Microsoft Says It Wants To Launch App Store Rival

(Photo Credit: Mack Male/Flickr)
(Photo Credit: Mack Male/Flickr)

Sign up for smart news, insights, and analysis on the biggest financial stories of the day.

As if Microsoft weren’t already all up in Google’s grill with its gussied-up new Chat-GPT-powered Bing, now it wants to make an app store too.

Xbox head Phil Spencer told the Financial Times Microsoft plans to launch an app marketplace to compete with Apple and Google as soon as next year, so long as antitrust authorities wave through its proposed acquisition of game maker Activision Blizzard.

Press F To Persuade Regulators

Xbox’s owner announced its intention to buy Activision Blizzard for $69 billion in January 2022 and if it goes through it will be the biggest deal in video game history. But it’s faced some full-throated objections from Xbox’s rival PlayStation. The fear is that ownership of game titles means Microsoft could potentially make them Xbox exclusive, and execs at both companies have publicly bickered over whether Microsoft could seal PlayStation gamers off from wildly popular games like Call of Duty.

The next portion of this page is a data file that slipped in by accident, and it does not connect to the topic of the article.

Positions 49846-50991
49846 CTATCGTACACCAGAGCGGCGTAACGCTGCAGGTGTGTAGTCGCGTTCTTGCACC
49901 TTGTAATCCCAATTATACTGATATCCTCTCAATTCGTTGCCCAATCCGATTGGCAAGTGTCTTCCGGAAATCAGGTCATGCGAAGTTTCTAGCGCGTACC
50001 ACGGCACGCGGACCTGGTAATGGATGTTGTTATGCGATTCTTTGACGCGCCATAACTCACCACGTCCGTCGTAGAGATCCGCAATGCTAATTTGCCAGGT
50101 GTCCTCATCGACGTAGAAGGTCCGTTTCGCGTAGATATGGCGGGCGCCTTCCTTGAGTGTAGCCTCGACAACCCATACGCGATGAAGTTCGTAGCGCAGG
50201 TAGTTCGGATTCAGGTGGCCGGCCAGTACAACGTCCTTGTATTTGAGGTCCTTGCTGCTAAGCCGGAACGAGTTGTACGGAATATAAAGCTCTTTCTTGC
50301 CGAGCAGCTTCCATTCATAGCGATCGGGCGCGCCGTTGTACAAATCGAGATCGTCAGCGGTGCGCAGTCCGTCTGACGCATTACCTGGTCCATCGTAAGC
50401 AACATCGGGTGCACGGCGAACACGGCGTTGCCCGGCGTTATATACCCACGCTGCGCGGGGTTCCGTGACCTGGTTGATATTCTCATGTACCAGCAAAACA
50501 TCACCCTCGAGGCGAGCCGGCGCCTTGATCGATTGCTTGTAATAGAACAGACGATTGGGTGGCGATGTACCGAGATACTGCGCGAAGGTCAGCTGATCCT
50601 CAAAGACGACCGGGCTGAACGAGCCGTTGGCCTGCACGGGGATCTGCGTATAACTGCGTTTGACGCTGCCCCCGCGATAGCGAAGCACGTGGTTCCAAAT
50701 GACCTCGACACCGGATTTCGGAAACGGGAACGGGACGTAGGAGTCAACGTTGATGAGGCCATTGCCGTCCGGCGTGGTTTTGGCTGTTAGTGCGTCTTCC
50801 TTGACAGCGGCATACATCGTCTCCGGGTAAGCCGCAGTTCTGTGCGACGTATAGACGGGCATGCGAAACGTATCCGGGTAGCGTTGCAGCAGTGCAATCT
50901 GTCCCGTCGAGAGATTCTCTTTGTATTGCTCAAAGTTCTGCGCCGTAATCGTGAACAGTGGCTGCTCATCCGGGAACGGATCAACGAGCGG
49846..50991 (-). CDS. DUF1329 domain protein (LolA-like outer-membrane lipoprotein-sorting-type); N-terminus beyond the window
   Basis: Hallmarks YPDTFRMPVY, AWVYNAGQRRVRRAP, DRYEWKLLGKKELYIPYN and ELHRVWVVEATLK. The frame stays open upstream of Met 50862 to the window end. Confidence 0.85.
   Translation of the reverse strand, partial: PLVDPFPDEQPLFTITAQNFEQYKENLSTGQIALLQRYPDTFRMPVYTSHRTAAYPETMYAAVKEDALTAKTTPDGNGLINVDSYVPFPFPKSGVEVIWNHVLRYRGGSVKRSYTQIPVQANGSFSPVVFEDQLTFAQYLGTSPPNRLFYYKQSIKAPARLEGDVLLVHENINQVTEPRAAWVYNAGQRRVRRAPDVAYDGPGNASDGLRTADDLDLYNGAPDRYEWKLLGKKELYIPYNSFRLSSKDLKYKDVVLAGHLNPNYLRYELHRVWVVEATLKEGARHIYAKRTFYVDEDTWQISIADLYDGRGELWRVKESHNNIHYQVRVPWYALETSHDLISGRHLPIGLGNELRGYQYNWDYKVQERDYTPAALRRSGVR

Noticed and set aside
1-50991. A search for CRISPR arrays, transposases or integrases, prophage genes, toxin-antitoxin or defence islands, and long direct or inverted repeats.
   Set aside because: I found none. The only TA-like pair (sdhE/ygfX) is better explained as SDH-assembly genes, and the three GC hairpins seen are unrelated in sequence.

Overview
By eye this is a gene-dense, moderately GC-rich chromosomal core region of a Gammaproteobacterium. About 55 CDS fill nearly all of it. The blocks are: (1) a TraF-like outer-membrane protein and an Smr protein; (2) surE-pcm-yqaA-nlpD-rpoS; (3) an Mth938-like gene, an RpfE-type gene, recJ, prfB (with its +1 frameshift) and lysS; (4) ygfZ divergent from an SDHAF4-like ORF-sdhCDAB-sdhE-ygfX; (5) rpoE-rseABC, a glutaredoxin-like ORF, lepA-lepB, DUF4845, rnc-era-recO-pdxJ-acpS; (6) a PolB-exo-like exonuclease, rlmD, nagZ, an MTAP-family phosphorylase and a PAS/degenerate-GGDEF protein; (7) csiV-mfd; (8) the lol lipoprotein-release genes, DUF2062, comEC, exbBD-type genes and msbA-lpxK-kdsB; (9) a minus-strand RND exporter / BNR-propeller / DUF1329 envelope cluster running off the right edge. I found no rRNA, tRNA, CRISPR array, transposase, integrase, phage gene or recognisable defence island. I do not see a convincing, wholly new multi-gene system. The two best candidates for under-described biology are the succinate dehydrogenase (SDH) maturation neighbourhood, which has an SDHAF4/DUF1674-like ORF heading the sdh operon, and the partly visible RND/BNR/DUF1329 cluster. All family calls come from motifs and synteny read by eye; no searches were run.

Microsoft has already run into some sticky patches with regulators. The UK Competition and Markets Authority said last month the deal raises concerns, and the company has been trying to convince the EU of the deal’s soundness by notching licensing deals with competitors (though not PlayStation).

Spencer’s comments about launching a Microsoft app store are not entirely out of the blue as the company started laying the groundwork in October, but the timing is important:

  • The new EU Digital Markets Act is expected to come into force in March 2024, and may compel Apple and Google to allow access to each others’ app stores on their devices. For Apple especially, that’s a big hole being blown in the side of its walled garden.
  • Regulators in the EU have previously targeted Apple and Google’s control of their app stores with antitrust investigations, so Spencer’s comments seem geared towards portraying Microsoft as a competitive force to challenge the Gapple duopoly.

Candy Crushing It: Microsoft opening up its own app store for mobile games would come with some distinct advantages. The Activision Blizzard deal would bring mobile game maker King, which makes the era-defining phone game Candy Crush, under Microsoft’s umbrella. Plus a bespoke app store would mean being able to side-step the in-app payment taxes both Apple and Google impose.